An honest question: Is there still any real popular stigma against foreign films? As European art cinema gained traction stateside in the middle of last century, challenging and even scandalizing Hays Code Hollywood-era audiences with form and content was most of the point. Now American blockbusters keep one eye on overseas receipts (Steven Spielberg doesn't care if you've heard of his upcoming Tintin, but fans across Europe are already in line), and film industries abroad—many of them state-supported—do their best to compete in the marketplace while the indies take care of the art.
All that's really left to challenge a general audience is wall-to-wall subtitling. As many video rental customers took the time to remind me when I explained the difference between the dubbed and subtitled VHS copies of Crouching Tiger, Hidden Dragon: If they had wanted to read, they would have gone to the library.
The subtitle-averse, then, have probably been missing out on the string of well-crafted, multiplex-ready action thrillers coming out of France in the past few years, typified for better and worse by Fred Cavayé's Point Blank. The setup is a winner: After nurse's assistant Samuel (Gilles Lellouche) makes the brave mistake of thwarting a hopsital-room hit, his pregnant wife is abducted and he's forced to get targeted patient Hugo Sartet (Roschdy Zem) outside the confines of the now police-swarmed hospital.
Samuel has our nervous sympathies from the start, but it's the ambiguity of his task that distinguishes Point Blank early on. Both Sartet's proxies and his would-be assassins seem capable of such a repellent gambit. Is Samuel removing Sartet from a vulnerable position, or leading him to an easier doom? And is either situation at all likely to turn out well for anyone? There's a layered tension as they mount their escape. The answers fill out sooner or later, but in the meantime Samuel has no other choice, so the action propels as it teases.
It's a shame, then, that Point Blank grudgingly reveals this thoughtfulness, and other flashes throughout, as happy accidents in a needlessly lumpy conspiracy thriller. There's a fine shock, for instance, when the villain of the piece is finally revealed; it's one of the few moments of violence in a fairly violent film that leaves an impression. But the effect, along with any ambiguity about the conspiracy or Sartet's own motivations, is spoiled by a comically thorough exposition dump, complete with a helpful flashback and the introduction of a key character that never actually ends up factoring into the story.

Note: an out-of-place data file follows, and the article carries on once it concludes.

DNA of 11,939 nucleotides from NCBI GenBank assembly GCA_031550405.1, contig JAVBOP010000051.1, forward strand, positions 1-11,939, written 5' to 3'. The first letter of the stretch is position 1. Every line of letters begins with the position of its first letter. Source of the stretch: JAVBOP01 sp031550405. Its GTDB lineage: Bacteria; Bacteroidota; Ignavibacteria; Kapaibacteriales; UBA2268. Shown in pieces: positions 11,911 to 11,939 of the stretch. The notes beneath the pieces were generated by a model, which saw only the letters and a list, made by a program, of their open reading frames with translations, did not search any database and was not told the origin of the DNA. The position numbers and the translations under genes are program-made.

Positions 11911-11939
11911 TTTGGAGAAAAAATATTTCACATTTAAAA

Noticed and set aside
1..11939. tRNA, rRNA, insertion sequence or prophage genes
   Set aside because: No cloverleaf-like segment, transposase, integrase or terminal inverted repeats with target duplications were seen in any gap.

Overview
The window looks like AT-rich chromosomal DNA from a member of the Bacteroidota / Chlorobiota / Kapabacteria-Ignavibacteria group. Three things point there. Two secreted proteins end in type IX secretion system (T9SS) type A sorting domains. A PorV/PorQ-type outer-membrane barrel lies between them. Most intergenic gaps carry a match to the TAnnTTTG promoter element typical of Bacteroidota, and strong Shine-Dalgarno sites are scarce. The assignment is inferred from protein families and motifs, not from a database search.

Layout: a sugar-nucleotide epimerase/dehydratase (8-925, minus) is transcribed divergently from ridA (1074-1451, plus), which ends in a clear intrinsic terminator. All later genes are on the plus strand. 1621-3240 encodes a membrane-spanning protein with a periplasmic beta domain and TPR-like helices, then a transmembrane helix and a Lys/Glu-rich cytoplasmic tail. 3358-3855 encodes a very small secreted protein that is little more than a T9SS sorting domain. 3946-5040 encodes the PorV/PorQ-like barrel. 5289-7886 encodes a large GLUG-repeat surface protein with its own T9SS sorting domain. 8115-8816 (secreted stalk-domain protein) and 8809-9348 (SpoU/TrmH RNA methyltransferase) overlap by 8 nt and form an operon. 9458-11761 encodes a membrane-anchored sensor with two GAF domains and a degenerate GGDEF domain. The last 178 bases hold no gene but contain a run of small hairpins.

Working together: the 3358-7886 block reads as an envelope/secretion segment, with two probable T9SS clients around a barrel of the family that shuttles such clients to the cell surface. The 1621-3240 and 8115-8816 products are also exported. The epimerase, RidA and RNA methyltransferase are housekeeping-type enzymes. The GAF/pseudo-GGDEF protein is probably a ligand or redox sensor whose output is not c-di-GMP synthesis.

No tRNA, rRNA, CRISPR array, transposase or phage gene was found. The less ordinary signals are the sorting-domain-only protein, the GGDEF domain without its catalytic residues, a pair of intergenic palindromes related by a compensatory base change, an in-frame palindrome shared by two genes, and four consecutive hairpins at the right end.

Such an awkward move in the middle of perfectly good intrigue would be more than enough to spoil the continuity of Point Blank's suspense, but the miscalculations don't end there. Gaps in logic abound, particularly in an early scene where only the running time benefits from not reuniting Samuel with his wife and sending them on their merry way. Even the film's endgame is predicated on an implausible citywide outbreak of violent crime that leaves police headquarters chaotic enough for Samuel and Sartet to infiltrate it. It's a sad slope for the conspicuously symmetrical film to take: The opening hospital escape is made richer by circumstance, while its climactic counterpart is nearly undone by stumbling beyond contrivance.
If there's anything to credit to Hollywood's influence, it's that boneheaded choices don't stop the moment-to-moment action from engaging. Cavayé has at the very least a flair for the chase, and he's chosen a terrifically ballsy everyman in Lellouche; Samuel's quick thinking is evident from his initial scramble to save Sartet's life, and it serves him in exciting ways throughout the film as he flees cops and baddies. And contrivance aside, the set piece at the police station is memorable. Narrative threads are set on a close-quarters collision course by cutting across multiple points of view, and each missed connection (aided by strong editing and sound design) alternately frustrates and relieves to great effect.
In the end, though, Cavayé's film misses some crucial cues from the already middling American films it aspires to—particularly in the unfulfilling fate of its big bad guy—which makes the unapologetic imitation more dire. (Overall, Point Blank has less to do with the legacy of French cinema than the New Wave-influenced John Boorman/Lee Marvin joint with which it shares a name.) At the very least, whoever is tasked with the inevitable English-language remake will only have to punch things up a bit in preparation, and then even those who don't like to read their movies can share in the experience, apparently culturally universal, of sitting through yet another half-decent thriller.